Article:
For many of us, our teenage years are a period we hope to never relive. If a time machine is invented, I know exactly which stop I won’t be making. But every time I watch a film by Japanese director Shunji Iwai, I find myself transported backwards to a time when life was a topsy-turvy adventure and I was holding on by the skin of my teeth.


Iwai has amassed a devoted following because of his ability to transform the loneliest period of one’s life into lyrical poetry, and his films are beloved by those who see themselves in his characters. He can recreate the anxiety, fear and instability of those years like almost no one else can, while crafting his stories with an illusory quality that makes us question how much we truly know about his characters and their world. With a series of signature techniques, Iwai keeps his audience off-kilter and uncomfortable to evoke the dizzying feeling of this epoch in one’s life.


Are you ready to take a trip back in time?



“Don’t you think real people are scarier… than zombies and ghosts?


When you’re growing up, it feels like the rules are always changing. Expectations keep rising, responsibilities are piling up and you’re constantly questioning yourself. “Who am I? Is who I am good enough? Do my friends even like me? Will anyone ever love me?”


In Iwai’s Hana and Alice, middle schooler Hana cons her crush, Masashi, into believing he got amnesia after bumping his head and she is the girlfriend he can’t remember. Her best friend, Alice, plays along by pretending to be Masashi’s jilted ex-girlfriend. Together, they ensnare Masashi in a web of lies and make him feel guilty for treating them badly during an ordeal they invented.


While the girls toy with Masashi’s sense of reality, Iwai toys with our understanding of their motives. Hana and Alice are performers; they both attend ballet class and Alice goes on acting auditions on the weekends. And when they’re with Masashi, they’re still performing. It’s all happening for someone’s entertainment; ours and theirs. Through their lies, they create a whole different reality. Lies have a tendency to do that. The longer we maintain a lie and build upon one lie with another, the harder it becomes to dig ourselves out and even remember what the truth was. It’s no wonder Alice begins to fall for Masashi and morphs exactly into the girl she was pretending to be. Masashi falls for her too, further complicating his relationship with Hana.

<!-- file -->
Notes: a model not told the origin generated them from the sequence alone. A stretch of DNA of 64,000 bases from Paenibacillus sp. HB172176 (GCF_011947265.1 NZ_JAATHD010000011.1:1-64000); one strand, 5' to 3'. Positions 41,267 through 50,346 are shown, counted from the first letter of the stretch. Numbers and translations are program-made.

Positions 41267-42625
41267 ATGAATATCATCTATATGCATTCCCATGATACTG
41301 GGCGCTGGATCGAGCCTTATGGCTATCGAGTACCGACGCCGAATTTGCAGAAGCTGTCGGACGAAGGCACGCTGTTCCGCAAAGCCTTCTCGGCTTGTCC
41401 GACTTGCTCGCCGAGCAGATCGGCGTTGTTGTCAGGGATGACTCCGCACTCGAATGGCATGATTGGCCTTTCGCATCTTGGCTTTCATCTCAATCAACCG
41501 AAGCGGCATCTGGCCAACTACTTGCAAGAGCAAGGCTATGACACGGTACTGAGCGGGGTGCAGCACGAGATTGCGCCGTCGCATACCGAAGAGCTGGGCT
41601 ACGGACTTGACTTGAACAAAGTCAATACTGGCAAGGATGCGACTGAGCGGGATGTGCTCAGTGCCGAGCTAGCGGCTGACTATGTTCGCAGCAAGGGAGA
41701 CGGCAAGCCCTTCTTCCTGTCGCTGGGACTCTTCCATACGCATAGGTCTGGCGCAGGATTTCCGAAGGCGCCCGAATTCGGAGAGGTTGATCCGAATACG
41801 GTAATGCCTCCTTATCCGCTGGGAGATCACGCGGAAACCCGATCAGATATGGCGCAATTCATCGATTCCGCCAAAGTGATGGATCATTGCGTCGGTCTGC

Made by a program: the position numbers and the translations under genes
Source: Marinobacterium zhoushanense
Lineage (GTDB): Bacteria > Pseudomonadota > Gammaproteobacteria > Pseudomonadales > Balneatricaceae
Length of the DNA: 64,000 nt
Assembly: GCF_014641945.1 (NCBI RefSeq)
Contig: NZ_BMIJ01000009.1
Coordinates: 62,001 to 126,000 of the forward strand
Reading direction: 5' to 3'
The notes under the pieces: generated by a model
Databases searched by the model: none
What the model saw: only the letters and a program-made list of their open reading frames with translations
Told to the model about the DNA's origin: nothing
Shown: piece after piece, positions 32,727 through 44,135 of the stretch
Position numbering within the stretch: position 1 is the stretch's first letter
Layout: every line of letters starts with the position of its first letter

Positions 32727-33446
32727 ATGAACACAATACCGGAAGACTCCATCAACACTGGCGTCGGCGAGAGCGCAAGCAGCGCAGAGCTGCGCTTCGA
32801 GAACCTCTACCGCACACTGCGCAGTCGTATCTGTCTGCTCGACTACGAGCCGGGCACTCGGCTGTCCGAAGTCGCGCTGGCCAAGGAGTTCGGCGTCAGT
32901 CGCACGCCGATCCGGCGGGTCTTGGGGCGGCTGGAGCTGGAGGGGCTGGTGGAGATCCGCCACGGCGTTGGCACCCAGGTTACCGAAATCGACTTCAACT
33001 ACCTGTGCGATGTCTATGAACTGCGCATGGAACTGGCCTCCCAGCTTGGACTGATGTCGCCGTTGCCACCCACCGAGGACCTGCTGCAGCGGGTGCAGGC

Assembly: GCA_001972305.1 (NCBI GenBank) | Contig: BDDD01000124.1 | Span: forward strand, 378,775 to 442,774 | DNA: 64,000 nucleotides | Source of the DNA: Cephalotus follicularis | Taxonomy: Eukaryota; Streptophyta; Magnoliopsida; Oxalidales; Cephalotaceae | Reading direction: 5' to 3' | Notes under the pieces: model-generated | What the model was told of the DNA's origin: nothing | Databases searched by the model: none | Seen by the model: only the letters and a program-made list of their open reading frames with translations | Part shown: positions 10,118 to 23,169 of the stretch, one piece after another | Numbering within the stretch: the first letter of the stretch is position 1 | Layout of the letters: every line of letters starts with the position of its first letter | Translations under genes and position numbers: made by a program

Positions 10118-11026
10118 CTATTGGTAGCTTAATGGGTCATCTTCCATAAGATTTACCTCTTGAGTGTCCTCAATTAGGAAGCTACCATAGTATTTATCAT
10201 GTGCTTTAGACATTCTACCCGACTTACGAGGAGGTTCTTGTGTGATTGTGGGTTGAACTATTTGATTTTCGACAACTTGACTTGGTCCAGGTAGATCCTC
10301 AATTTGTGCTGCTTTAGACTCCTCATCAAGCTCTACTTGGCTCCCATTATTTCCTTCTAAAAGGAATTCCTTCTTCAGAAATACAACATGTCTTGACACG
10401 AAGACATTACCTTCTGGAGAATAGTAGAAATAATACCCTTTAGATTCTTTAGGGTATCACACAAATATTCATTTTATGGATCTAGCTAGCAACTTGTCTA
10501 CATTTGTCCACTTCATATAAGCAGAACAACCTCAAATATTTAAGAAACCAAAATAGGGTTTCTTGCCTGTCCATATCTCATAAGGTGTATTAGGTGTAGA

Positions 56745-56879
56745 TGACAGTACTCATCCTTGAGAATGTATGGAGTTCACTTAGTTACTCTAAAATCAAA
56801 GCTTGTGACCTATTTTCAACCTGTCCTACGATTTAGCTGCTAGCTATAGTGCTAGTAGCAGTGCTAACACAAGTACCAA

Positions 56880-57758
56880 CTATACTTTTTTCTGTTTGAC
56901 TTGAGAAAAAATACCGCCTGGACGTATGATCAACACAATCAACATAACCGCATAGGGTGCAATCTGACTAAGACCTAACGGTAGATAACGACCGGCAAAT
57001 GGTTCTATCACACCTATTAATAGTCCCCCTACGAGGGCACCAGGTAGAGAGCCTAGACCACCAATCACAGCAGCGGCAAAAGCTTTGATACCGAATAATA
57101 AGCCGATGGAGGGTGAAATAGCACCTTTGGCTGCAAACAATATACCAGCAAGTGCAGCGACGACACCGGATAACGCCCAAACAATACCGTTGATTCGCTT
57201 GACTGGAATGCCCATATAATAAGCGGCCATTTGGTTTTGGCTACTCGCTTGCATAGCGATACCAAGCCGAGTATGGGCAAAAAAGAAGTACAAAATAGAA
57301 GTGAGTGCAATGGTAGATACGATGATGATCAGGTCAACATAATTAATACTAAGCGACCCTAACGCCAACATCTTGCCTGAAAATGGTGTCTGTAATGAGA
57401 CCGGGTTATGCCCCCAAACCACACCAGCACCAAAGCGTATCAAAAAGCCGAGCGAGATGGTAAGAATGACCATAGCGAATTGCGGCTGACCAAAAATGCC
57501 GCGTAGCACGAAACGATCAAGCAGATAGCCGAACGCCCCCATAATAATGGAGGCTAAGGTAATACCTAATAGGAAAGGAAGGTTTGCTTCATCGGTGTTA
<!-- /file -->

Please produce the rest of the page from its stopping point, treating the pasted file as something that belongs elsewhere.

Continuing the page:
By the movie’s end, Masashi has discovered the truth and shunned both Hana and Alice. But they hardly seem scarred by the incident. In the final scene, Hana is teasing Alice over a modelling shoot and they seem to have moved on entirely. Is it just because middle schoolers are fickle or was their love for Masashi just for show? After all, what better way to recreate the thrill of watching a romantic drama, than to contort your life into one?


The plot reads like a comical romp, and maybe another director would’ve treated it as exactly that. We would’ve seen the girls as silly rather than cruel, and Masashi’s ordeal as hysterical rather than tragic. But Iwai takes a more straightforward approach, and treats his characters with respect and not like foolish children. He builds their world, puts his camera in the center, and observes. They’re allowed to wander along their misadventures, without an adult providing advice and trying to nudge them onto the right path. Iwai won’t judge or absolve them either. That’s what makes his films transformative and compelling, regardless of what age you are when you watch them.



“Kids these days are very scary.”


You can love it or hate it, but you definitely won’t forget it. Iwai’s All About Lily Chou-Chou mystified some audiences and became an inedible touchstone for others. Prostitution by blackmail and vicious bullying punctuate a story about a bunch of alienated teens stifled by the rigor of school and familial expectations. The title references one of the film’s characters, an elusive popstar who is the fixation of the protagonist, Hasumi.


Tense and claustrophobic, this film captures the post-Y2K generation, who have just figured out the world is not ending and they’ve got a whole life left to live. Throughout the film, you see teens with their heads in books, music flowing from their headphones and their eyes glued to screens. Anything to distract from life and subtract the time left. But these distractions are just temporary fixes, because as soon as they lift their heads, Iwai pushes them back into the frenzy of ‘real life’.